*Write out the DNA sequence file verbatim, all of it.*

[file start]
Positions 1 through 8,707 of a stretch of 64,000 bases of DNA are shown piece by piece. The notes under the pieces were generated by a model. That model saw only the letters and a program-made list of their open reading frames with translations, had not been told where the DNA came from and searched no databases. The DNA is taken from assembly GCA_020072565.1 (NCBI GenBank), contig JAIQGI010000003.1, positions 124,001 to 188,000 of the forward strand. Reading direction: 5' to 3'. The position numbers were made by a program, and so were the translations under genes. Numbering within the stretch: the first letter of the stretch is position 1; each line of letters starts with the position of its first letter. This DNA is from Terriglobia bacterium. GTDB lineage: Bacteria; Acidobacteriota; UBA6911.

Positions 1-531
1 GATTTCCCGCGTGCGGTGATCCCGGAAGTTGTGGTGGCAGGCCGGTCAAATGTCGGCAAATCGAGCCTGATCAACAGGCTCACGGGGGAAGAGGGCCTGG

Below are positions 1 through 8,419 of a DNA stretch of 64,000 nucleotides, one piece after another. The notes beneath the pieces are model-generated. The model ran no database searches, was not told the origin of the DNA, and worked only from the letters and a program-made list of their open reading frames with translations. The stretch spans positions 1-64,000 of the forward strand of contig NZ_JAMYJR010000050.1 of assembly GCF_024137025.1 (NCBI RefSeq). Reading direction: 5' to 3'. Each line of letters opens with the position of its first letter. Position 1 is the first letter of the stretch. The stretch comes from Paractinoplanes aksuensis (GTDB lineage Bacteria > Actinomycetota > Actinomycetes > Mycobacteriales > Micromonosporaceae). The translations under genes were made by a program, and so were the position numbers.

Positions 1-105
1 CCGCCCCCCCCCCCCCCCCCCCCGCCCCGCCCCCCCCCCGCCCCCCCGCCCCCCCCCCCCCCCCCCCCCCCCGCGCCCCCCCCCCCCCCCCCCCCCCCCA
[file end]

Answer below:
Positions 1 through 8,707 of a stretch of 64,000 bases of DNA are shown piece by piece. The notes under the pieces were generated by a model. That model saw only the letters and a program-made list of their open reading frames with translations, had not been told where the DNA came from and searched no databases. The DNA is taken from assembly GCA_020072565.1 (NCBI GenBank), contig JAIQGI010000003.1, positions 124,001 to 188,000 of the forward strand. Reading direction: 5' to 3'. The position numbers were made by a program, and so were the translations under genes. Numbering within the stretch: the first letter of the stretch is position 1; each line of letters starts with the position of its first letter. This DNA is from Terriglobia bacterium. GTDB lineage: Bacteria; Acidobacteriota; UBA6911.

Positions 1-531
1 GATTTCCCGCGTGCGGTGATCCCGGAAGTTGTGGTGGCAGGCCGGTCAAATGTCGGCAAATCGAGCCTGATCAACAGGCTCACGGGGGAAGAGGGCCTGG

Below are positions 1 through 8,419 of a DNA stretch of 64,000 nucleotides, one piece after another. The notes beneath the pieces are model-generated. The model ran no database searches, was not told the origin of the DNA, and worked only from the letters and a program-made list of their open reading frames with translations. The stretch spans positions 1-64,000 of the forward strand of contig NZ_JAMYJR010000050.1 of assembly GCF_024137025.1 (NCBI RefSeq). Reading direction: 5' to 3'. Each line of letters opens with the position of its first letter. Position 1 is the first letter of the stretch. The stretch comes from Paractinoplanes aksuensis (GTDB lineage Bacteria > Actinomycetota > Actinomycetes > Mycobacteriales > Micromonosporaceae). The translations under genes were made by a program, and so were the position numbers.

Positions 1-105
1 CCGCCCCCCCCCCCCCCCCCCCCGCCCCGCCCCCCCCCCGCCCCCCCGCCCCCCCCCCCCCCCCCCCCCCCCGCGCCCCCCCCCCCCCCCCCCCCCCCCA